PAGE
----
DTE awards $7,000 to help small businesses grow in Detroit’s North End

DTE awards $7,000 to help small businesses grow in Detroit’s North End

The reality TV show, Shark Tank, has reinvigorated entrepreneurship in America. That’s the same thing DTE Energy wants to do in Detroit and its neighborhoods.

Its business pitch competition, Bright Ideas for Neighborhoods, aims to help small business owners with bright ideas grow in Detroit’s North End. The North End is the home of DTE’s Caniff Service Center where the company is investing in outreach programs like Bright Ideas for Neighborhoods to inspire local investment in businesses.

First place winner Tamika Reeves (center) receives her $3000f from Lynette Dowler, DTE Foundation (left) , and Trevor Lauer, president and CEO, DTE Electric (right)

In the second year in a row, DTE selected the North End to hold the business pitch competition. The event, which was held at Greater New Mt. Moriah Missionary Baptist Church on Owen Street, had seven contestants who represented a variety of businesses that included tax accountants to concierge services to a fishery.

More than 150 people witnessed four business owners win a total of $7,000 in cash awards.

The first place winner was Tamika Reeves, owner of Transition Family Services, who received $3,000. Transition Family Services is a private practice counseling facility in Southfield. The judges connected with her vision of opening an office in the North End to serve the community. She works with clients dealing with mental health issues suicide prevention, marriage and couple counseling, motivational interviewing, autism and developmental disabilities, and mental health counseling with specialization in anxiety and ADHD.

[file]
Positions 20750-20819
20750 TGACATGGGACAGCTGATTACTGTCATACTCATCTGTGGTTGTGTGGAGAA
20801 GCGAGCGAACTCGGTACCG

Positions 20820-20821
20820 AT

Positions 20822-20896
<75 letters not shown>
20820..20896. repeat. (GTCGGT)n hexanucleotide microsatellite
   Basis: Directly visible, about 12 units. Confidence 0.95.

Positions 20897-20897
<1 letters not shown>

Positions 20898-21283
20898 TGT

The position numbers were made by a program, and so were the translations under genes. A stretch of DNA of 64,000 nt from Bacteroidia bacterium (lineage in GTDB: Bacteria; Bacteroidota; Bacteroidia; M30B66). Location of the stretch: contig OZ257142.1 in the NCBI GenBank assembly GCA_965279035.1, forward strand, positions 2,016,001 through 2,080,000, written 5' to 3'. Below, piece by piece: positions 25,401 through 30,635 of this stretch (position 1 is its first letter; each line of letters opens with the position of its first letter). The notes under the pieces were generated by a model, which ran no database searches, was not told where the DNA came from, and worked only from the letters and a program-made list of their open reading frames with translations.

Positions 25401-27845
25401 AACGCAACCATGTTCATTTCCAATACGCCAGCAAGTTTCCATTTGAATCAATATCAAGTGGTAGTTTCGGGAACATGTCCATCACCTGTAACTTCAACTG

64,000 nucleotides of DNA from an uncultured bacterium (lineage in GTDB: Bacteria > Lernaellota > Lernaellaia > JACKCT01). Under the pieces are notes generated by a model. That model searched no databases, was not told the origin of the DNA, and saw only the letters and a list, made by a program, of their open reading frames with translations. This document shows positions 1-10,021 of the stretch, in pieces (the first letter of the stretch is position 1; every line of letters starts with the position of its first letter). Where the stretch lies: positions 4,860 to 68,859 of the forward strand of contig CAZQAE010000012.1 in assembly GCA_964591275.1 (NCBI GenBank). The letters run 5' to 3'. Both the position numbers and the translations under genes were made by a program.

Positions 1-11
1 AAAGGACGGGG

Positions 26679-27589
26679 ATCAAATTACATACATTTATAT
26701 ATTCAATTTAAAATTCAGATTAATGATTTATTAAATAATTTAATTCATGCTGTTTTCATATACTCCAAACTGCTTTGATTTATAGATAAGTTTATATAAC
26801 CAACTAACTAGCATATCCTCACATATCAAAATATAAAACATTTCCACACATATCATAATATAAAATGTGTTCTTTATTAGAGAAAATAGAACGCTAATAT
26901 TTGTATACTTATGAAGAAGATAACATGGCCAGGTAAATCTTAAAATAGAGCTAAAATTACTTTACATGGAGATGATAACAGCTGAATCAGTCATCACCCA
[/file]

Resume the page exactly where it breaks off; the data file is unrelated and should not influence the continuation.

“I am so excited to have won the competition and I thank DTE for putting this on,” says Reeves. “I look forward to taking my business to the next level of growth. This has been great experience for all of us who participated.”

The second place winner was Allante Taylor, owner of A Taylor Media, who received $2,000. The company is a Detroit-based multimedia conglomerate that specializes in crafting customized content for clients in a variety of industries.  Taylor wants to introduce the trade to local residents and create internships and entry-level positions for North End residents.

Two business owners tied for third place. Each received $1,000.

  • Eugena “Gena” Johnson, owner of Candle Bliss Creations, which produces scented candles.
  • Kimberley Wilson, owner of Liveworks – CDC, a mobile service that collects bodily specimens that would be made available for the North End.
Judges Tom Lewand, CEO Shinola, and Meagan Dunn, director community outreach & partnerships, Henry Ford Health Systems, review some of the pitches.

The judges included:

  • Trevor Lauer, president and CEO, DTE Electric
  • Lynette Dowler, president, DTE Foundation
  • Meagan Dunn, director community outreach & partnerships, Henry Ford Health Systems
  • Dr. Ken L. Harris, president and CEO, National Business League
  • Bryan Kieler, senior vice president, market manager Community Development Bank, PNC Bank
  • Kamilia Landrum, executive director, NAACP
  • Tom Lewand, CEO, Shinola

Editor’s Note: This small business feature is sponsored by Bank of America.

To learn more about Bank of America’s many programs and resources visit: https://www.bankofamerica.com/smallbusiness/business-financing.go.


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